There do not seem to be as many hares now as there used to be when I was a boy. Then the "old fields" and branch-bottoms used to be full of them. They were peculiarly our game; I mean we used to consider that they belonged to us boys. They were rather scorned by the "gentlemen," by which was meant the grown-up gentlemen, who shot partridges over the pointers, and only picked up a hare when she got in their way. And the negroes used to catch them in traps or "gums," which were traps made of hollow gum-tree logs. But we boys were the hare-hunters. They were our property from our childhood; just as much, we considered, as "Bruno" and "Don," the beautiful "crack" pointers, with their brown eyes and satiny ears and coats, were "the gentlemen's."
The negroes used to set traps all the Fall and Winter, and we, with the natural tendency of boys to imitate whatever is wild and primitive, used to set traps also. To tell the truth, however, the hares appeared to have a way of going into the negroes' traps, rather than into ours, and the former caught many to our one.
Even now, after many years, I can remember the delight of the frosty mornings; the joy with which we used to peep through the little panes of the dormer-windows at the white frost over the fields, which promised stronger chances of game being caught; the eagerness with which, oblivious of the cold, we sped through the garden, across the field, along the ditch banks, and up by the woods, making the round of our traps; the expectancy with which we peeped over the whitened weeds and through the bushes, to catch a glimpse of the gums in some "parf" or at some clearly marked "gap"; our disappointment when we found the door standing open and the trigger set just as we had left it the mormng before; our keen delight when the door was down; the dash for the trap; the scuffle to decide which should look in first; the peep at the brown ball screwed up back at the far end; the delicate operation, of getting the hare out of the trap; and the triumphant return home, holding up our spoil to be seen from afar. We were happier than we knew.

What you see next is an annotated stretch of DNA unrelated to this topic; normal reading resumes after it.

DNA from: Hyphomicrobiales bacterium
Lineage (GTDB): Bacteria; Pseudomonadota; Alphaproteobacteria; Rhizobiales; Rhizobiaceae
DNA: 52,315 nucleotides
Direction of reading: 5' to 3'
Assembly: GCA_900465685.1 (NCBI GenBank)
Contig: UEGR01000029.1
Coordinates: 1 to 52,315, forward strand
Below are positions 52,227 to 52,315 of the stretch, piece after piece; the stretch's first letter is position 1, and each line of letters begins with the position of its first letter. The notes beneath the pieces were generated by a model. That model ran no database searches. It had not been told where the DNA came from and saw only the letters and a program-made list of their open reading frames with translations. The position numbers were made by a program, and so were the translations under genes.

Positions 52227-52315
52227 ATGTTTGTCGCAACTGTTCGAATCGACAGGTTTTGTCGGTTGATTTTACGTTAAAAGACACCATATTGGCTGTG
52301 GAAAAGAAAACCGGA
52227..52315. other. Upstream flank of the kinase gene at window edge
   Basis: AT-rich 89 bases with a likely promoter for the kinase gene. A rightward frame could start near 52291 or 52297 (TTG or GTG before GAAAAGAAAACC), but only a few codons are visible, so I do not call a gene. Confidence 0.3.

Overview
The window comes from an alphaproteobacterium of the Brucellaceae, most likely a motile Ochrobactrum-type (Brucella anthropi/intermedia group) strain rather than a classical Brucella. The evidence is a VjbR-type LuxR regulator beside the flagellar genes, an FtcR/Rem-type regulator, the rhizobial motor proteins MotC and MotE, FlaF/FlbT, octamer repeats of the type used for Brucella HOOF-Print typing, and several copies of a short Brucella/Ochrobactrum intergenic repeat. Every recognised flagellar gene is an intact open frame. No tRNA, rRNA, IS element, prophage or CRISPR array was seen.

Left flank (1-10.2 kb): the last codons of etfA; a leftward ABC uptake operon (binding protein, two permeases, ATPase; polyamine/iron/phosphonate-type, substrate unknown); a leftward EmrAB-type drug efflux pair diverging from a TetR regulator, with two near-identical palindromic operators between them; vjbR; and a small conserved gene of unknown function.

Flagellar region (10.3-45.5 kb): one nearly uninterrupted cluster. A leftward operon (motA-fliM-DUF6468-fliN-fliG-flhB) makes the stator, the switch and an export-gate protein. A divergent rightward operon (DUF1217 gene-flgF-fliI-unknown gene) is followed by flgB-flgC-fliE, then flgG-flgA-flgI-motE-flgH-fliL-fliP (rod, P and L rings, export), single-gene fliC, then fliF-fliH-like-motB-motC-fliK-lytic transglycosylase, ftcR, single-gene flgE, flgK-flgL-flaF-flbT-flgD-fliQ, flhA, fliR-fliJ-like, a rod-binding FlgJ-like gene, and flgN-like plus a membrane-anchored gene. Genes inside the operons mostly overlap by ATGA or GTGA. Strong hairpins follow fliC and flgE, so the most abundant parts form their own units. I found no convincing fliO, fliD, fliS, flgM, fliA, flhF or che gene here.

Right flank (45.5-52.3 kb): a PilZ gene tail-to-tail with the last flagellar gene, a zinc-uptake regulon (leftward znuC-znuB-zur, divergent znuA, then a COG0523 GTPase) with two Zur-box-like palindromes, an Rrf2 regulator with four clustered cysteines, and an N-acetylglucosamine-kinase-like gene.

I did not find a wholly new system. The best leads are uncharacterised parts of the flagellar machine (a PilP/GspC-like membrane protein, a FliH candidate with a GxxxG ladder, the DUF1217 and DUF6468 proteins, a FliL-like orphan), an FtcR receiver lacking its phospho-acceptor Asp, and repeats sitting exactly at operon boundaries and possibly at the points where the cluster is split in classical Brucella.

So far to show how we came to regard hares as our natural game, and how, though to be bird-hunters we had to grow up, we were hare-hunters as boys. The rush, the cheers, the yells, the excitement were a part of the sport, to us boys the best part.
Of course, to hunt hares we had to have dogs—at least boys must have—the noise, the dash, the chase are half the battle.
And such dogs as ours were!
It was not allowable to take bird-dogs after hares. I say it was not allowable; I do not say it was not done, for sometimes, of course, the pointers would come, and we could not make them go back. But the hare-dogs were the puppies and curs, terriers, watch-dogs, and the nondescript crew which belonged to the negroes, and to the plantation generally.
What a pack they were! Thin, undersized black-and-tans, or spotted beasts of doubtful breed, called "houn's" by courtesy; long legged, sleepy watch-dogs from the "quarters," brindled or "yaller" mongrels, which even courtesy could not term other than "kyur dogs"; sharp-voiced "fises," busier than bees, hunting like fury, as if they expected to find rats in every tuft of grass; and, when the hares got up, bouncing and bobbing along, not much bigger than the "molly cottontails" they were after, getting in everyone's way and receiving sticks and stones in profusion, but with their spirits unbroken. And all these were in one incongruous pack, growling, running, barking, ready to steal, fight, or hunt, whichever it happened to be.
We used to have hunts on Saturdays, just we boys, with perhaps a black boy or two of our particular cronies; but the great hunt was "in the holidays"—that is, about Christmas....